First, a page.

Makaya McCraven is a unique voice in today’s jazz scene. From his early days as a drummer in the Chicago jazz scene, to his more recent emergence as an instrumentalist and composer, he’s always been a fearless creator, willing to push boundaries and bend expectations. McCraven’s latest full-length offering, In These Times, continues his penchant for crafting forward-thinking music that blurs the lines between jazz, hip-hop, and electronic music into a sound that feels more complex and grand than ever before.
Featuring 11 tracks with varied tempos and grooves that are also adventurous in approach to melody, harmony, and rhythm, In These Times is a masterclass in jazz fusion, a fever dream of live instrumentation, electronic manipulation and avant-garde groove construction – fitting for McCraven’s undeniable prowess as a jazz composer and performer.
The album features contributions from 15 different musicians (including Jeff Parker, Brandee Younger, and Marquis Hill, among others) and was recorded in five different studios and four live performance spaces. The sheer scale of In These Times in terms of production and scope is immediately apparent. From the start, we’re treated to a cinematic and expansive soundscape that fills every inch of space with dense layers of texture and color. The album is an intricate tapestry of texture; from the lush melodies, to the intimate horns and delicate strings, to the warm and inviting drum patterns, this is an album that envelops you in its warmth from the first note to the last.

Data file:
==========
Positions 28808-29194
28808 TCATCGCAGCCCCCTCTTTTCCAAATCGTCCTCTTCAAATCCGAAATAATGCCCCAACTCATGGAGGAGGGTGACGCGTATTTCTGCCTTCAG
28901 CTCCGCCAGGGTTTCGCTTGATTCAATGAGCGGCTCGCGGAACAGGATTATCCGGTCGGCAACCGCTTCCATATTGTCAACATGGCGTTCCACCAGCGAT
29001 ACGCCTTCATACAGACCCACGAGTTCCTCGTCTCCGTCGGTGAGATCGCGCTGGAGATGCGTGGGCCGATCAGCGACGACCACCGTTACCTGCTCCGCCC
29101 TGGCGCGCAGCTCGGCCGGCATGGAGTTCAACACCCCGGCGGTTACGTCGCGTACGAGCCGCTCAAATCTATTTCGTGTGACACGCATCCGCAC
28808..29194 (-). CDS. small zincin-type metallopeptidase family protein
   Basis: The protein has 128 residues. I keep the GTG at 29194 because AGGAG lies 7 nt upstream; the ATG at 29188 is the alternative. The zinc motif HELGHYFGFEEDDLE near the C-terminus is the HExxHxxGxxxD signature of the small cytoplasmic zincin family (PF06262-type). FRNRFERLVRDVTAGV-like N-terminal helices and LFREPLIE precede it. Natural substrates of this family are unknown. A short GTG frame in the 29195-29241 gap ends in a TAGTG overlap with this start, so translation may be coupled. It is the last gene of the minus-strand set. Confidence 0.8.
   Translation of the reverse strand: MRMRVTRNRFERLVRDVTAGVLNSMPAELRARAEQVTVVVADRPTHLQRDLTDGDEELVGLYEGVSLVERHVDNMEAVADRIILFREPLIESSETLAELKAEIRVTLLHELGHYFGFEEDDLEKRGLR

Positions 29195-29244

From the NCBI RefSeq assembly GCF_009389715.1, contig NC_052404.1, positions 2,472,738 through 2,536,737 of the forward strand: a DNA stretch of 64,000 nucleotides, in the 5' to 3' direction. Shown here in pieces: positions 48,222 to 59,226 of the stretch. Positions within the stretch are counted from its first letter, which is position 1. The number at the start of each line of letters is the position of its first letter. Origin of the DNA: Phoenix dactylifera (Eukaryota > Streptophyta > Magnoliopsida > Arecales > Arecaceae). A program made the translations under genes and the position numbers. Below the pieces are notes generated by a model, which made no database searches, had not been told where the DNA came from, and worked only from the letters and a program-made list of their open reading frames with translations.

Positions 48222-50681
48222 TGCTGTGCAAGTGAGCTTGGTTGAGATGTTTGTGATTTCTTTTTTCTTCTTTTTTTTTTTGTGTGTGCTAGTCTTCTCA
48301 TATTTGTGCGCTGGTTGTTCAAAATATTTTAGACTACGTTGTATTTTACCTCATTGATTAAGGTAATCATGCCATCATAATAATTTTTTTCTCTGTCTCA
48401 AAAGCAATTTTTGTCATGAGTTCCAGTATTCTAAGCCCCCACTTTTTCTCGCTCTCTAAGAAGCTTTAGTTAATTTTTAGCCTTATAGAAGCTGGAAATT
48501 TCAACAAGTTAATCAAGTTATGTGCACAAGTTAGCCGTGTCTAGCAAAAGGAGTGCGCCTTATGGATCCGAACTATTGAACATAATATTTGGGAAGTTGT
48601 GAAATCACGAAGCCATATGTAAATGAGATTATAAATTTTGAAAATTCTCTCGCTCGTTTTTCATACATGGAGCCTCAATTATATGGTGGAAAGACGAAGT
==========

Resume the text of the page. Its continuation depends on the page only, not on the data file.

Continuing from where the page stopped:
In These Times is arguably McCraven’s best work to date, a collection of songs that take listeners on an intimate journey. It’s an album that feels like jazz but sounds nothing like jazz; it’s soulful but not in the way we typically think of soul music; it’s experimental and yet still accessible.
Makaya McCraven has been making music for over a decade, and In These Times feels like the album he’s been trying to make since he started. If that’s the case, it was well worth the wait.